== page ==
By 1 p.m. in Opa-locka, the Leeward Islands team could use a stop, what with Barbados conking long balls over fences, into yards, and into the shade tree. In the 35th over, Jeffers makes a fine catch, springing to snag a chip shot with a quickness his paunch should prevent. Another ball nearly reaches the cones, but Bascus runs underneath it, dives, rolls, catches, and bounces up with the ball. He throws it in the air and pounds his chest with his right hand. Minutes later, a Barbados batter golfs one to the sand around the playset. On the final ball Bascus bowls, he serves up another four-run shot.
He wipes his face with a cloth as he walks off the field. Barbados would have liked to score 250 runs. But its 245 ain't bad.
On the field, Leeward captain Hamish Anthony gathers his sweat-soaked teammates. "They did it," says the former West Indies test match player, "so we can do it. I know you're tired, but every bat counts."
Back at the perimeter, Miller sits in the back of Virgil's van. He's ankle-deep in green coconut shells, which are piled like skulls outside a dragon's lair. Each has a quarter-sized hole where someone has hacked off the top and guzzled the semi-sweet water inside. Out of an enormous black pot and onto paper plates, Miller scoops homemade seasoned rice, a mélange clogged with chicken, thyme, beans, and spinach.
"If you were to eat this three times in a week, then go to the bathroom, you would be very pleased with yourself," he says. (Note: One dose provides this result.) Five bucks gets a spectator a heaping plate of the stuff. Leeward's players partake while their first three batters score all of five runs in the first four overs. Jarvis sets down his coconut and digs into a cooler for a bottle of Hennessy.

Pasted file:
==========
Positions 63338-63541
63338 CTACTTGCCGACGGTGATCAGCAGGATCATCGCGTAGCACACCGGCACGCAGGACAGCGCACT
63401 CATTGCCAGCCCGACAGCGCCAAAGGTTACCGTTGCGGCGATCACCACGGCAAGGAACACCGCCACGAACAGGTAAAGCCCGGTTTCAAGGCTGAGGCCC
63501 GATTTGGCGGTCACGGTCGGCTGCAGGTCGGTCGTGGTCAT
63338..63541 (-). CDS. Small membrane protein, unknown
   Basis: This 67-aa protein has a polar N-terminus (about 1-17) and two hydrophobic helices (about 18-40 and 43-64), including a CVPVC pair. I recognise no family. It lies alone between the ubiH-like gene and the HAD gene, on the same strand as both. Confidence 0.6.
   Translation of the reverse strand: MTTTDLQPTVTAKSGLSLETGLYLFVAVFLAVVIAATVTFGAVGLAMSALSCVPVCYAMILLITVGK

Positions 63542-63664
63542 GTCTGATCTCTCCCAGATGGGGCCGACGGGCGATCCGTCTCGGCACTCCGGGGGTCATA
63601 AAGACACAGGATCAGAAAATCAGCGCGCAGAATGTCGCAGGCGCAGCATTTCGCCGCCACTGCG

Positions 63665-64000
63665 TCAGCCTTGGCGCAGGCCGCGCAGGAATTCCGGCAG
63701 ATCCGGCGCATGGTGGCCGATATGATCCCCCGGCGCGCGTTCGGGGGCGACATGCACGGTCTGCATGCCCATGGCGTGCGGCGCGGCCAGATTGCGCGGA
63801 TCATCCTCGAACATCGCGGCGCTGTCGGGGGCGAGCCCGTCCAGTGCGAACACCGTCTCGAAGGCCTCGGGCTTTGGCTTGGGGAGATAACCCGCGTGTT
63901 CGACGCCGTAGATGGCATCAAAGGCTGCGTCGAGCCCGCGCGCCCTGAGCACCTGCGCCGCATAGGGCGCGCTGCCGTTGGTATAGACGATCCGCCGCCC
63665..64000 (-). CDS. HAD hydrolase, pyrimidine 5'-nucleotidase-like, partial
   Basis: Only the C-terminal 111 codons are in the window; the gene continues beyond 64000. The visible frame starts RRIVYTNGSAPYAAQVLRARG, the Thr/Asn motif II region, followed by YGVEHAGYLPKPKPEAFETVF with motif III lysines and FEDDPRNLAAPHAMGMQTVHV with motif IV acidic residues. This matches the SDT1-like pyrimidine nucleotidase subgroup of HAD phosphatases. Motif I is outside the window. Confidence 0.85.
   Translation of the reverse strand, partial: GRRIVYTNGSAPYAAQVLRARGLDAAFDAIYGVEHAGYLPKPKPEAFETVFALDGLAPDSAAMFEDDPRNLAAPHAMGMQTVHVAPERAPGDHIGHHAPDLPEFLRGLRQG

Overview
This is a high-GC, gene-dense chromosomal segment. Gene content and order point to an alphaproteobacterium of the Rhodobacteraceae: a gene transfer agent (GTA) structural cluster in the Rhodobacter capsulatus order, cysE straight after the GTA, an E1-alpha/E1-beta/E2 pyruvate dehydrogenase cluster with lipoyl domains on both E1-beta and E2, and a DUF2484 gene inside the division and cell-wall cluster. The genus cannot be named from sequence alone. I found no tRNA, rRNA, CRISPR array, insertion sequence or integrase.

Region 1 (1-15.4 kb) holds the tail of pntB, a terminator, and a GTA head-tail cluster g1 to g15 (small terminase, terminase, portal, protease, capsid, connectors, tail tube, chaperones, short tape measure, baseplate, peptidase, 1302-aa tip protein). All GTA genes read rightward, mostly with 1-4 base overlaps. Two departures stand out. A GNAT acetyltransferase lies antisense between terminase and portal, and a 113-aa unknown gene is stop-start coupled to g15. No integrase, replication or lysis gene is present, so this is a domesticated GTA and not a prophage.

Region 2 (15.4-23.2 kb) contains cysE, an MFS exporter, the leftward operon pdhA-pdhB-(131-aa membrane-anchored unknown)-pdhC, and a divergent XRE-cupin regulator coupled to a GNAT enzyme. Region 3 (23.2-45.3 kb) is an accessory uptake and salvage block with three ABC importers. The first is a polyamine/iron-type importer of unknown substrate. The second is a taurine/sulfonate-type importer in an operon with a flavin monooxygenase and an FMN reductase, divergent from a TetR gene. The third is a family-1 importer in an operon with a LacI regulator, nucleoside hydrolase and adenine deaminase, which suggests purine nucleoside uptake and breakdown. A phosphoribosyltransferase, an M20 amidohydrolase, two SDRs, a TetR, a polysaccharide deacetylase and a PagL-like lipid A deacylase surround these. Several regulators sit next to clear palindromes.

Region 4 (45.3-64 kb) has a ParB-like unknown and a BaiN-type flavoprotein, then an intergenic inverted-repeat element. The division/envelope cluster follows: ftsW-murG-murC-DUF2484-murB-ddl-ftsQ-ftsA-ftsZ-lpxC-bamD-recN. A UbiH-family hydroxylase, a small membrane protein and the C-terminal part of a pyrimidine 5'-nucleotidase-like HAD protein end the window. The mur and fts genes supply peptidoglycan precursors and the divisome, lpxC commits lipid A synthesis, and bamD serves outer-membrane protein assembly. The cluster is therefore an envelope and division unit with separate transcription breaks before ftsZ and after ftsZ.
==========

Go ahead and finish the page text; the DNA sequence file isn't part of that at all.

Bascus walks over to the table to assess the damage. "What's the score?" he asks.
Forty-nine measly runs. In the 15th over.
"Good God," he says. A couple of vultures glide over the field.
Bascus enters the game in the 18th over and, after the 20th, returns to check the score. "Sixty-nine?" he says. "Gol-ly, we need some things going on here, boy."
Mercifully, the actual match is almost secondary to a Sunday at the field. You may find a row of Guyanese Muslims silently bowing eastward in prayer. Or you may have men scream at each other, rattling sabers over whether the current West Indies cricket team could possibly be worse than those in Kenya or Bangladesh. Or they might bray about who-can-tell-what, pointing and shouting in accents that thicken until subtitles are needed.
"This looks like a fight, right?" Jarvis says, pointing to one such spittle battle. "Never happen. This is what we do in the islands when there's nothing else."
Or you may see an entrepreneur like Leeward's Trevor Garvey, age 37, of Miramar by way of St. Kitts, as he hawks bootlegged tapes of god-like West Indies batsman Brian Lara of Trinidad and Tobago scoring a record 375 runs in a test match a few years ago.
"This tape sells for $59.99," he shouts to his friends as he waves a stack of Maxell cassettes with "LARA" scribbled on their labels. "I'm selling it for $9.99. Don't regret not taking this offer! The last time Christ came here and spoke, you ignored him! Now he's here again to save cricket!"
Bascus keeps a few cricket tapes on hand at his tidy Margate apartment like a stash of sports porn. A favorite is his highlight reel of legendary Antiguan batter Viv Richards. "Almost every Antiguan has one in the house," he says. "This is a guy who drinks his rum and smokes his weed, and he's not afraid to tell you that in an interview.